Question about Passing in Variables into a service/object

One way to do it is:

// Set the Start Row equal to 1 if not defined.
param name=“rc.StartRow” default=1 min=1;

// Setup the Defaults variables to blank
param name=“rc.firstName” default="";
param name=“rc.lastName” default="";
param name=“rc.emailAddress” default="";

// Setup a structure of the variables to pass in.
var params = {};
params.pFirstName = rc.firstName;
params.pLastName = rc.lastName;
params.pEmailAddress = rc.emailAddress;
params.pSortby = “lastname”;

// Instantiate the object manage account service
var oAccount = populateModel(“accountService”);
// Get the accounts
rc.qManageAccount = oAccount.getAccounts(argumentCollection=params);

Another way to do it is:

// Update the personal address
var oAccount = populateModel(“accountService”);
rc.qAccount = oAccount.getAccounts(pUserID=rc.userID, event=event);

Is there any reason NOT to just pass in the event and then when you get to the object pull out the items you want to use?

Is there any reason NOT to just pass in the event and then when you get to the object pull out the items you want to use?

Not at all, in fact I have done this with a lot of my applications now. But it wont suit all situations, so I ended up with a few duplicate methods like




Both do the exact same thing, the only difference is one is by the information passed by the event structure and the other is a wrapper to the former.

I found this so much quicker in getting something done, and a lot less code in my handlers.

I can think of a couple, but I think it boils down to preference. (Although there’s probably a few who would fight tooth and nail against it)

I understand that the event object is technically “model” as far as the framework is concerned, but I still consider it part of the controller portion of your MVC to an extent since it’s dealing with the request collection, layouts and views and contains behaviors to route your request. I don’t feel comfortable mixing the request context with my apps model (services and such). I feel it is more appropriate to have the handler pull out the necessary information from the request collection and pass that into the service calls.

One reason for this is the API for your service call is pretty watered down when it simply accepts a generic object and then is expected to know things about the naming of variables coming from FORM and URL. It would be difficult for another programmer to look at that call and reasonable know what it expects.

Some also say that your model should be able to switch from one framework to another with no dependencies, though I’m not quite as sold on that one. What I can agree to though,is that your service calls may need to be called at some point outside of a standard ColdBox request, or for that matter, within another model-layer call where the event object doesn’t exist. I would rather the model simply accept in what it needs as separate arguments.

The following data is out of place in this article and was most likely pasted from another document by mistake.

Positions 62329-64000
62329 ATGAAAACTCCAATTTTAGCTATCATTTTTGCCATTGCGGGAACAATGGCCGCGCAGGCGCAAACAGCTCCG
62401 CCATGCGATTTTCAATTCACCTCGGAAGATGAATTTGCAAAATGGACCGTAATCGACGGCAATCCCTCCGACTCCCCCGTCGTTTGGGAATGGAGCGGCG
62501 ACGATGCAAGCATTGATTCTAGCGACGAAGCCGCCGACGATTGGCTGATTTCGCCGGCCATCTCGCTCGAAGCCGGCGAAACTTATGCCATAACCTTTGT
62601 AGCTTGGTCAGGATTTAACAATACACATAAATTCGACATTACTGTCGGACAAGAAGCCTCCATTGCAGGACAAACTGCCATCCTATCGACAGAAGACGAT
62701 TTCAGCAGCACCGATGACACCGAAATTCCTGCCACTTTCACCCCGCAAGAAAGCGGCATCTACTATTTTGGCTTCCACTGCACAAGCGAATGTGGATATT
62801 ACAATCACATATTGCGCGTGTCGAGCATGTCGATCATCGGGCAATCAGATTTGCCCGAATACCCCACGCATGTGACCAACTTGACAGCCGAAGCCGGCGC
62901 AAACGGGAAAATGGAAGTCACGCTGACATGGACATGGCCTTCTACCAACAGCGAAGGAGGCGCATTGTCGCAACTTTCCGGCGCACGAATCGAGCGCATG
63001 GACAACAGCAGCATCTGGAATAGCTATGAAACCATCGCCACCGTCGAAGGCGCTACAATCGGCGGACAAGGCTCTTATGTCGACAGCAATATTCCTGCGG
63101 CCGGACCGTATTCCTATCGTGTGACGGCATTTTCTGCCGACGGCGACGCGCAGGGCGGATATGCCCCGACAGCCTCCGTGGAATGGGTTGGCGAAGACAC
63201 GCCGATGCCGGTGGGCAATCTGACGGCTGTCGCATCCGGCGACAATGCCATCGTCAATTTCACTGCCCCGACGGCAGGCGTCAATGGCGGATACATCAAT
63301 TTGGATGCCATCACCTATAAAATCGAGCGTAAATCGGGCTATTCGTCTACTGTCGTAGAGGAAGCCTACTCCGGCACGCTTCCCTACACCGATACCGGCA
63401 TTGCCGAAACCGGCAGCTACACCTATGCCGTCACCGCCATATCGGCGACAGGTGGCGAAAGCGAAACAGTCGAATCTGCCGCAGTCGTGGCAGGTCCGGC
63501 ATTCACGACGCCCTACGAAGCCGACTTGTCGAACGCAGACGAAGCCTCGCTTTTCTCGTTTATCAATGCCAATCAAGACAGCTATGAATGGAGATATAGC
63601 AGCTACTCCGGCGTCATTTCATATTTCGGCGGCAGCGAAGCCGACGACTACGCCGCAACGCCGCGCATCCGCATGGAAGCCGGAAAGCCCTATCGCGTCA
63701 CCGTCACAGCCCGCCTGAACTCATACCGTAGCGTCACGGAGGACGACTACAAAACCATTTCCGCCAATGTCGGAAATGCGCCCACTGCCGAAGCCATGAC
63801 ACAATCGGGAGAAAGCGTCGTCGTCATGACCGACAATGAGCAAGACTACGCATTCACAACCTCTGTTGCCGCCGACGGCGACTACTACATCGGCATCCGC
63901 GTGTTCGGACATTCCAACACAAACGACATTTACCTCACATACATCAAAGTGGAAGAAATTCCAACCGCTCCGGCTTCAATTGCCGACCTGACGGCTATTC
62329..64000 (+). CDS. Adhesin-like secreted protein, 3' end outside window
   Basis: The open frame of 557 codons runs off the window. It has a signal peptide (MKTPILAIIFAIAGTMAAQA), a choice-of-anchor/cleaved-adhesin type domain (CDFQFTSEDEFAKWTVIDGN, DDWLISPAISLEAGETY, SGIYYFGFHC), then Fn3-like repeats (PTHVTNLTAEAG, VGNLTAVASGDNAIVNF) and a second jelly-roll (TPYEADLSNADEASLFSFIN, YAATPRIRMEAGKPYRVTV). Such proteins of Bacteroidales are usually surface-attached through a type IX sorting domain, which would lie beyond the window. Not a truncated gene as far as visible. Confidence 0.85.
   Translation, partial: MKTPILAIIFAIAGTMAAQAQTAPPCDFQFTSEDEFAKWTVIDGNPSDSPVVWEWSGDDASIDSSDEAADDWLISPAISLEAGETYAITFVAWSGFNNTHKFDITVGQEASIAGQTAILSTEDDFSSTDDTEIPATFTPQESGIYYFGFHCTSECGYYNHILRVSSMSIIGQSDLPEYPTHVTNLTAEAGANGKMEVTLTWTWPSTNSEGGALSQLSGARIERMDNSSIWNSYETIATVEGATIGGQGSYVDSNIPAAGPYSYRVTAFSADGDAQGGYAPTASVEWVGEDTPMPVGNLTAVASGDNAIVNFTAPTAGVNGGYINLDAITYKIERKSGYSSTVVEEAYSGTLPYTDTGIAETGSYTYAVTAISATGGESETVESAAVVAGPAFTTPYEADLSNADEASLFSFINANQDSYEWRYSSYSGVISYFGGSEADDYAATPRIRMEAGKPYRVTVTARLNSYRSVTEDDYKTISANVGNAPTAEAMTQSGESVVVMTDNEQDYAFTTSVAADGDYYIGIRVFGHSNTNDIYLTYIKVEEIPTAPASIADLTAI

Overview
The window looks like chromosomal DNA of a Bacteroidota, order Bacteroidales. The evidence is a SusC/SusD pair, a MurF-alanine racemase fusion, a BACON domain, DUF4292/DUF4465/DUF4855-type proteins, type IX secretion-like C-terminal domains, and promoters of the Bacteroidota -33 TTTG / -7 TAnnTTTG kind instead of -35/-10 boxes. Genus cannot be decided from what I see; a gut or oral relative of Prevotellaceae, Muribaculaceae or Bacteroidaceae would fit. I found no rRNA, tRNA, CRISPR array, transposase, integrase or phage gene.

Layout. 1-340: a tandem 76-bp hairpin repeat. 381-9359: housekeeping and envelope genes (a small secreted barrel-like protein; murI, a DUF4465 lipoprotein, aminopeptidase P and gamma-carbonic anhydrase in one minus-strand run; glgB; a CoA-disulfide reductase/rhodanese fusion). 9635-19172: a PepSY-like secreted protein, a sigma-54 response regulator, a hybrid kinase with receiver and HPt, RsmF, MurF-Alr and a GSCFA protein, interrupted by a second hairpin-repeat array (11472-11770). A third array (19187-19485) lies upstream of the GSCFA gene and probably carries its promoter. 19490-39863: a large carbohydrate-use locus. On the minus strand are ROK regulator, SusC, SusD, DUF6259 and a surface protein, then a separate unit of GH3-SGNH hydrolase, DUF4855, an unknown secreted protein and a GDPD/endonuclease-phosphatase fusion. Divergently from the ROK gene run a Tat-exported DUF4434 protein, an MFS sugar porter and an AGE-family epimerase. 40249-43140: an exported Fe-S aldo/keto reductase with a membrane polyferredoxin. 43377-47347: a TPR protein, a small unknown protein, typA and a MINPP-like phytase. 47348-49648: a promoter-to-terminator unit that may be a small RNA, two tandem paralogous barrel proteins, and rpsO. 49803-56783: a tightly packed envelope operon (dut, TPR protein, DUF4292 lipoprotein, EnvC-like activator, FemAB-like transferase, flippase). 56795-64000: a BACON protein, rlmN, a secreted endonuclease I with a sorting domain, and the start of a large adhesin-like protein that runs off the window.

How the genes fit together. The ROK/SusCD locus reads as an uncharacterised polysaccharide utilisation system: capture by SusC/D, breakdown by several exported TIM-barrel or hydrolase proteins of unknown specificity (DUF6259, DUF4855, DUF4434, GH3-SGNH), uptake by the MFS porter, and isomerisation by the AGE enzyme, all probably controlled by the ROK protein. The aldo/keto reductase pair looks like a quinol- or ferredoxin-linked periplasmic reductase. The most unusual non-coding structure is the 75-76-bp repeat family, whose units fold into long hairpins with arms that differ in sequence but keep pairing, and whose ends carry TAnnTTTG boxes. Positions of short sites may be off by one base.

Well kind of. I’m new to ColdBox but not to frameworks nor CF. CB is just amazing but like other frameworks, I have some issues with the black box approach to handling global models or more to the point, global payload. I think in defense of any framework conceptually, if you are going to accept things like AOP, IoC or even just a simple concept like plugins, we have to also accept that things cannot be as strongly typed or as verbose as we might like. I am the developer people hate when I have 20 parameters in a method signature and not one of them is under 5 syllables…but like you suggest, I want to be able to leave behind a piece of code that the next developer won’t have any questions about. I think at a high level here, there is a tradeoff I have to be willing to accept as part of the huge advantage CB (and others) offers.

I just wanted to chime in my 2-3 cents because I liked the perspective. I’m a CB noob so feel free to just chortle and ignore me :slight_smile:


Everyone has made good points.

I use long argument names like Mike that tend to be very descriptive, and, I choose to develop a model layer that is very separate from the framework. I almost always use named arguments. In six months, I appreciate the extra effort as I run the application in my mind during maintenance.

The only thing I would add to your second approach is a THIS or VARIABLES scope property called IMPORTS. You can grab the list of “import” properties during populateModel(model=x,include=y) so you avoid allowing users to add params that you need to be publicly settable for you application, but, they have not business passing without your knowledge. An example of a good use case is a public property called “deleted” common to many applications. If a user added ?deleted=1 to the URL it could cause some nasty issues for your app.

Hope that helps?

Aaron Greenlee